The collection supports the mission of the college and is driven by the curriculum. We focus on 20th C. visual art, design, and fashion with an emphasis of collecting specifically to support each major at Otis. The collection also supports curricula in art history, critical studies, media studies, cultural studies, and, to varying levels, other subjects taught by the Liberal Studies department. We also collect some materials to support the extracurricular needs of the faculty and students.

Most materials that support the art and design curriculum fall within the "initial study level" and the "advanced study level." Collecting to support liberal studies is primarily at the "basic level" with the exception of Art History, which is primarily at the "initial to advanced study level." Collecting outside the areas taught is done at the "minimal level" or not at all. (*See below for a definition of levels.)

Formats Collected:

books
bibliographies (minimally)
handbooks
quick reference materials
monographs
visual resources (book format rather than picture files)
surveys & histories
textbooks (only if donated by departments)
criticism
museum collections (minimally)
technical/manuals (except computer application manuals which outdate quickly)
exhibition catalogues
periodicals and serials
abstracts and indexes
videos (art and artists, documentaries, animation, + some features)
DVDs (current area of greatest expected change)
slides
digital images
museum and gallery publications
artists' books and book art
current ephemera from galleries, art organizations (not saved)
interactive CD-ROMs (small circulating collection)
Web-based databases
Otis theses (when asked)
Otis archives

Formats Generally NOT Collected:

sales catalogues and auction catalogs (except those about about particular subjects)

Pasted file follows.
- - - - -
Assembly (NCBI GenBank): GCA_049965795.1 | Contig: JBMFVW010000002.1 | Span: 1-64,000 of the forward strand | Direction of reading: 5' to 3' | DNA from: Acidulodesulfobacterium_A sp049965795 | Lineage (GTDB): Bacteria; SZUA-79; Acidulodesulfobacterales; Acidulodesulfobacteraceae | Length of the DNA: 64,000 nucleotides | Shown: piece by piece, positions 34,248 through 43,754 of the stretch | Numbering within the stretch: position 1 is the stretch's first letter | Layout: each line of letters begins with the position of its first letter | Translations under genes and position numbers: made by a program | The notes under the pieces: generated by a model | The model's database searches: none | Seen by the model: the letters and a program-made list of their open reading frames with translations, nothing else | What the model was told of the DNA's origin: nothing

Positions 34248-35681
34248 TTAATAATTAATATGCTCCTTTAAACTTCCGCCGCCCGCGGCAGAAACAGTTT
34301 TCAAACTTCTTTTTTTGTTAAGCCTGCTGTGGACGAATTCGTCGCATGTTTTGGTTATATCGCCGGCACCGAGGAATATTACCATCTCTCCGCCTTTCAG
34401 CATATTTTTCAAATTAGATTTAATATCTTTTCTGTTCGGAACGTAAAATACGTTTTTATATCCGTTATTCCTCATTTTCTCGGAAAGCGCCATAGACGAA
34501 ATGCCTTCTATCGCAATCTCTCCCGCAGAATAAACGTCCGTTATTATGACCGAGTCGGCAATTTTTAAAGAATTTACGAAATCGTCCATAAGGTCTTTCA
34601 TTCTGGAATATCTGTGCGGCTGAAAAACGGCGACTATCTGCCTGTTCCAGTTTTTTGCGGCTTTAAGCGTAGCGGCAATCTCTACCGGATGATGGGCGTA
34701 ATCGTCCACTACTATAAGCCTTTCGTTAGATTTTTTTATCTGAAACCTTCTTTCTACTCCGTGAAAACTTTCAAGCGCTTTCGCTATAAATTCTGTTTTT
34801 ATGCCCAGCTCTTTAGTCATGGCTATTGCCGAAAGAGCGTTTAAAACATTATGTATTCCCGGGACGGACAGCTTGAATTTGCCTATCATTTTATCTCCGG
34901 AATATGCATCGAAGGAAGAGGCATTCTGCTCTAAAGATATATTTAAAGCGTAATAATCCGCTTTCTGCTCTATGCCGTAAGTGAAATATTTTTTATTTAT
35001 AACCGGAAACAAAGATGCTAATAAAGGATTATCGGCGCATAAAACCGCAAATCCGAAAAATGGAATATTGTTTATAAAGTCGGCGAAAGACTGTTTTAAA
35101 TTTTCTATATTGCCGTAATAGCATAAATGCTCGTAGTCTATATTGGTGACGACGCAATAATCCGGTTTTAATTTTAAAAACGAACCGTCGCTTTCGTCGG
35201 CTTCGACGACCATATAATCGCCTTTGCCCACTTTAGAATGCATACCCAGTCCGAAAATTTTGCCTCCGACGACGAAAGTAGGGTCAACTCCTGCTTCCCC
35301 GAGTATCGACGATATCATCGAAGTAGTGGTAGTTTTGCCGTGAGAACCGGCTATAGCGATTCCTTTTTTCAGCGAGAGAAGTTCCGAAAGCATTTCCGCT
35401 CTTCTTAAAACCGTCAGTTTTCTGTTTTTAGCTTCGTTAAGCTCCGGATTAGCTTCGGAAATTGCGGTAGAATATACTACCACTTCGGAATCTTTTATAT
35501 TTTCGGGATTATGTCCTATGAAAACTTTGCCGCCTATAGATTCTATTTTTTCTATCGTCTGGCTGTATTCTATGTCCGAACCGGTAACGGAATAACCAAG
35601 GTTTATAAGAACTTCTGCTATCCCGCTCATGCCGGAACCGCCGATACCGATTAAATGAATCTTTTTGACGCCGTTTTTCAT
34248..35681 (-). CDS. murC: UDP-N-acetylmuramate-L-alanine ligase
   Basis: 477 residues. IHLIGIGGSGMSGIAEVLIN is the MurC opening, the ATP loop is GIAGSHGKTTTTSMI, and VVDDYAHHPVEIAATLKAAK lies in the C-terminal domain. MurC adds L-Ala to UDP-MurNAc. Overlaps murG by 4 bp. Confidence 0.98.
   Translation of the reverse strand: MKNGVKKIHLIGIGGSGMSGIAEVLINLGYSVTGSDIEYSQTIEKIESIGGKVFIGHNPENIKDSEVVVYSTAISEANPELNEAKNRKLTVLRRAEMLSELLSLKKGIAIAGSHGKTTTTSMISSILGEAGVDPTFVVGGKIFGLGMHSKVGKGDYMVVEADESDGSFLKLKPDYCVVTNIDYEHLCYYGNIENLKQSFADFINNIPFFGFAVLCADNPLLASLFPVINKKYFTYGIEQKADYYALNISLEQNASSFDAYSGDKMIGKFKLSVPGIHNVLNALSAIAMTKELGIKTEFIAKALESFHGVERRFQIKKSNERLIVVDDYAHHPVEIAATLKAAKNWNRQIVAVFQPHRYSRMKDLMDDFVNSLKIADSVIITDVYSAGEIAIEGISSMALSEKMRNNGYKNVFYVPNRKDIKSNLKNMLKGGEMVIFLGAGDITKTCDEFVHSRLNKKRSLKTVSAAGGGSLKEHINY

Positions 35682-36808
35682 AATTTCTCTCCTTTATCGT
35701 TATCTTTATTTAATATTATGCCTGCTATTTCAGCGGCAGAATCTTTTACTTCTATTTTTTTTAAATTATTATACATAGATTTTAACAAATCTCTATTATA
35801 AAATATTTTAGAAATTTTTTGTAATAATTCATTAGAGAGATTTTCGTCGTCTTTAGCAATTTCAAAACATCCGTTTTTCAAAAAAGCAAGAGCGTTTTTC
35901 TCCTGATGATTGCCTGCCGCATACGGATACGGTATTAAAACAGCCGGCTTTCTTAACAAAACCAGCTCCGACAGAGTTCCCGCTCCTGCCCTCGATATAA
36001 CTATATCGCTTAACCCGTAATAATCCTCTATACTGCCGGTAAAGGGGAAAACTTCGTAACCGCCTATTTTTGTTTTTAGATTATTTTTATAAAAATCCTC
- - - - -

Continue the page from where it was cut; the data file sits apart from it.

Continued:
trade literature (except for an occasional directory like The Workbook)
theses
primary sources
microforms
photographs and reproductions of works of art
sound recordings, films
works of art in editions (except when they could be defined as artists book)
lloan collections

Criteria for Selection:

reviews in tools such as Library Journal, Choice, and art journals
bibliographies (very selectively)
cost
usability
quality of construction
historical importance
reputation of authors/artists
number and quality of reproductions
faculty or student requests
on a course bibliography
in English
overall balance of the collection
catalog raisonne (when well-illustrated and affordable)
ciruculation statistics for similar materials

Weeding Criteria:

All of the above + the following:

total usage combined with information on last date circulated
deaccession of out-of-print materials is carefully considered
availability elsewhere
number of duplicate copies
age and/or condition
currency, timeliness
newer edition or better title available
if outside scope, suitability or appropriateness
unsolicited and unwanted gifts
fragility or need for special preservation attention
perception of possible future demand


Written Nov. 1995.
Revised and reviewed by Library Committee, Dec. 1999
Approved by Academic Assembly, Spring 2000. Updated by Library Director 5/2006

Levels of Collecting Defined (Adapted from ARLIS Standards for Art Libraries)

A. Comprehensive Level. Everything by everyone in every language on a particular subject.

B. Research Level. Like UCLA, all major books, reference works, indexing services. Aimed at researchers, i.e. Ph.D.s.

C1. Advanced Study Level. Aimed at supporting advanced undergraduates or graduates. Wide range of current and retrospective materials. Complete collection of major writers, some selections of secondary writers, selections of journals, etc.

C2. Initial Study Level. Adequate to support undergraduate courses. Judicious selection from current monographs such as those reviewed in Choice, seminal retrospective monographs, such as titles from Books for College Libraries. Selections of important works in area, the most significant works of secondary writers; current editions of the most significant reference tools and bibliographies.

D. Basic Level. Highly selective collection which serves to introduce and define the subject and to indicate the varieties of information available elsewhere. Major dictionaries and encyclopedias, selected important works, historical surveys, important bibliographies, a few major periodicals in the field.

E. Minimal Level. Only a few very basic works.